Zephaniah calls them out on the worship of false idols like gods of wealth and power. He names how they are blinded by their need to increase and hold tight to their wealth, to the point where they end up being extortionists and ignore the growing needs of those who have no wealth. He points out their complacency, their willingness to let these injustices and unfaithful behaviors carry on by rationalizing that it's just the way things work and it wouldn't make a difference if they changed anyway.

So you can see that the work of a prophet is not always the work of the popular.

Zephaniah brings a warning to his people, as our prophetic words and actions can do sometimes too. It's a warning of God's judgment upon those who give themselves over to greed and power instead of God and neighbor. I suspect there were at least moments when Zephaniah heard God's call to speak these tough words of truth and he thought, “Not me, Lord, I don't want to be the messenger of these words. We all know what happens to the messenger. Send someone else, please.”

Maybe we feel that same way when we hear someone use the “n-word” or some other racial slur that is soundly is opposition to Jesus' teachings, and yet we say nothing out of fear of offending.

Or when we see someone taking unfair advantage of those who have less and we keep quiet because it's not really our business and besides, that person may target us next if we say something.

Or when we see someone in need and our ability to help them fails us because they are too dirty, too different, too damaged, too ill and we are afraid to get too close.

But as God's called people we are to respond or push ourselves as best we can to respond to these kinds of situations because God's judgment will fall on them and on us.

Now I know we don't really like to think or even talk about God's judgment – especially from what we read in the Old Testament and also in the Gospel of Matthew – its seems so harsh – all these gnashing teeth and being thrown into outer darkness. Who the heck wants to go around town warning people of that stuff? Right?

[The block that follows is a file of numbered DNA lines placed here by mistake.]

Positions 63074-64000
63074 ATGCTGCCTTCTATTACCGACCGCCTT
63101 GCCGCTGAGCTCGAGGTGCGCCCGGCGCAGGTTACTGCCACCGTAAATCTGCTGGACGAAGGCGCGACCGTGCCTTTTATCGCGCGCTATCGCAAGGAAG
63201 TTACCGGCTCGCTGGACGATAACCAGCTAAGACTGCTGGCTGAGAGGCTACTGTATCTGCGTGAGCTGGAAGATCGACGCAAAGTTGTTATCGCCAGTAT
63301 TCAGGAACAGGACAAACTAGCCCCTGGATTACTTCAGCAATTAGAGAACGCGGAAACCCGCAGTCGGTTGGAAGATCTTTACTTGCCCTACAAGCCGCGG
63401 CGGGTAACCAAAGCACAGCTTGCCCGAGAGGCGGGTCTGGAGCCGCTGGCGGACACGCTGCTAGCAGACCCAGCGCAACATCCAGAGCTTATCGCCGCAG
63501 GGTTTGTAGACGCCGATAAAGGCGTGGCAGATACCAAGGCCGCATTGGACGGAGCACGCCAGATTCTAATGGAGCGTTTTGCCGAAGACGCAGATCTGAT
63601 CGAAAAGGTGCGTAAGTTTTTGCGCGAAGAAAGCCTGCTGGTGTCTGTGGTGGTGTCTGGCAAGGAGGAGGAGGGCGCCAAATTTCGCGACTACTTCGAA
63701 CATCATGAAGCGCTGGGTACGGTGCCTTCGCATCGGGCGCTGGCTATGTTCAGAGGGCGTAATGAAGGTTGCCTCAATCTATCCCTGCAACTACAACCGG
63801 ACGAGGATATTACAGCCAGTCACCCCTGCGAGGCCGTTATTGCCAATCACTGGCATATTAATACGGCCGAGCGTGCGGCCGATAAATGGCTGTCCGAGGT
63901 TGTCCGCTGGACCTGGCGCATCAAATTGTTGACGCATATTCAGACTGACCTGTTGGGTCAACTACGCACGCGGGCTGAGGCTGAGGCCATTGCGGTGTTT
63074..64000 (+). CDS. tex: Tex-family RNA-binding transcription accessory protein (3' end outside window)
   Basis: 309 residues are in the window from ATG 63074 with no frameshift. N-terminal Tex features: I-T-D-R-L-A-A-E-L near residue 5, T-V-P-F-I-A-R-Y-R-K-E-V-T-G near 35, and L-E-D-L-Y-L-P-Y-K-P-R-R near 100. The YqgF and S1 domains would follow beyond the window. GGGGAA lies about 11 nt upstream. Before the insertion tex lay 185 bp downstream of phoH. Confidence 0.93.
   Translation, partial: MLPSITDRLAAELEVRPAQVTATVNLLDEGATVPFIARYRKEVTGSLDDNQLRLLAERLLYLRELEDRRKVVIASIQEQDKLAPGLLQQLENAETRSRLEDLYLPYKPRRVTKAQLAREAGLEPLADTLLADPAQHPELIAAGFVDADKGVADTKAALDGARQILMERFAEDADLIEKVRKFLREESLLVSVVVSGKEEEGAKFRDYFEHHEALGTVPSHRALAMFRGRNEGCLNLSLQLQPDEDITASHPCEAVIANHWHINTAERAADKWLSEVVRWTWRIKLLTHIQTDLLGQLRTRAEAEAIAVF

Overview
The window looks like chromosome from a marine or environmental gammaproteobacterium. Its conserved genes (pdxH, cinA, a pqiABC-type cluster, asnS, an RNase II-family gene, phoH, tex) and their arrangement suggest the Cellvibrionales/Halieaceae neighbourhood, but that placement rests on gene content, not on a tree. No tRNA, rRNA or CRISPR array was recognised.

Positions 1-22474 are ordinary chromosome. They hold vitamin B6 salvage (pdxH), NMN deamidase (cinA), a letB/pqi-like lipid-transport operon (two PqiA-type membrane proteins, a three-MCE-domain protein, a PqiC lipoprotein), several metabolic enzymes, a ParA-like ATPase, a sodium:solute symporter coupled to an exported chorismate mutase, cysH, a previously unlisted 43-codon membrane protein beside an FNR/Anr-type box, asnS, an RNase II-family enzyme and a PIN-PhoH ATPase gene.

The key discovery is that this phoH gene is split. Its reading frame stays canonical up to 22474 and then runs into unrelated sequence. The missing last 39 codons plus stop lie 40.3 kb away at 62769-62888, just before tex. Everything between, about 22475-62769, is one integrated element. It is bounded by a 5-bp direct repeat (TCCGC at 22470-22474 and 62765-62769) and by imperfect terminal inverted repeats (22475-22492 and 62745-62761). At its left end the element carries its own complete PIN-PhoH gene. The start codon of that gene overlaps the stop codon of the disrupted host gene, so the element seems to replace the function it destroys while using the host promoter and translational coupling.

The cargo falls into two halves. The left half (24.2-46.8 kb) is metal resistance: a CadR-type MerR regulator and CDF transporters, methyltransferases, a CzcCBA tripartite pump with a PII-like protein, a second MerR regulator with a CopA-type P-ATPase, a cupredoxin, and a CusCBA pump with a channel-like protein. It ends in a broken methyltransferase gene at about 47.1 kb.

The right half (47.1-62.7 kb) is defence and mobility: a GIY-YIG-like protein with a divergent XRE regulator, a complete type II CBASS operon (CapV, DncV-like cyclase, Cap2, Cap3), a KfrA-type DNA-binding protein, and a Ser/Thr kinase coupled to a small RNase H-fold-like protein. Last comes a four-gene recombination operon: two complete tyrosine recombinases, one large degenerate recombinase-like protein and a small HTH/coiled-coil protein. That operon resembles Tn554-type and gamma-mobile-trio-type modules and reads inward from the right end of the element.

Hinani? Here I am, Lord? But are you sure?

Well first of all, in regard to judgment, we know, as followers of Jesus, that work is already done … that account is already settled on the cross for us – this is the Good News we remember again today as we confess our sins, receive forgiveness and share the bread and wine that remind us every time of who we are and whose we are.

So this judgment isn't about whether we are saved. We are. It's about what we do with that truth.

I read something this week that really helped me understand what this concept of God's judgment means when people like Zephaniah and the gospel writer used it.

It is also detectable in the letter Paul wrote to the Thessalonians. “But you, beloved, are not in darkness, for that day to surprise you like a thief; for you are all children of light and children of the day; we are not of the night or of darkness.” (1 Thess 5:4-5)

God's judgment is not so much understood as coming from this angry, omnipotent being who is keeping a tally of our mistakes and sin and failings and just waiting for our day of punishment to come. God's judgment is more like a light of pure holiness that shines brilliantly and finds its way into every nook and cranny of our lives and the whole of creation. On the Day of the Lord it will illuminate all that is pleasing to God – all the ways we do love and worship God; all the ways we do love one another.

And … while it is illuminating these things it cannot help but also plainly illuminate the places where our choices do not represent what is life-giving and full of hope and motivated by love.

If we understand our “talents” to be our callings – regardless of what these callings are – pastor, friend, railroad worker, counselor, nurse, parent, etc – then I think this parable asks us – even warns us – to consider how we hope that light shines on us on the Day of Lord … that day when we come into the fully revealed Kingdom of God.

Do we want to be among those servants of the Lord who shared and grew themselves and others in the roles God has called us to? Or do we place ourselves in the position of the servant who was too afraid to answer God's call and buried it so that God could serve no one through it?

I would suggest that is a worthy question for all of us called prophets of God to consider. Amen.

Pastor Ann Gonyea

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Eden Evangelical Lutheran Church ~ Munising Michigan ~ An ELCA, Northern Great Lakes Synod Congregation
P.O. Box 360 ~ 1150 West M-28 ~ Munising, MI 49862 ~ 1-906-387-2520 ~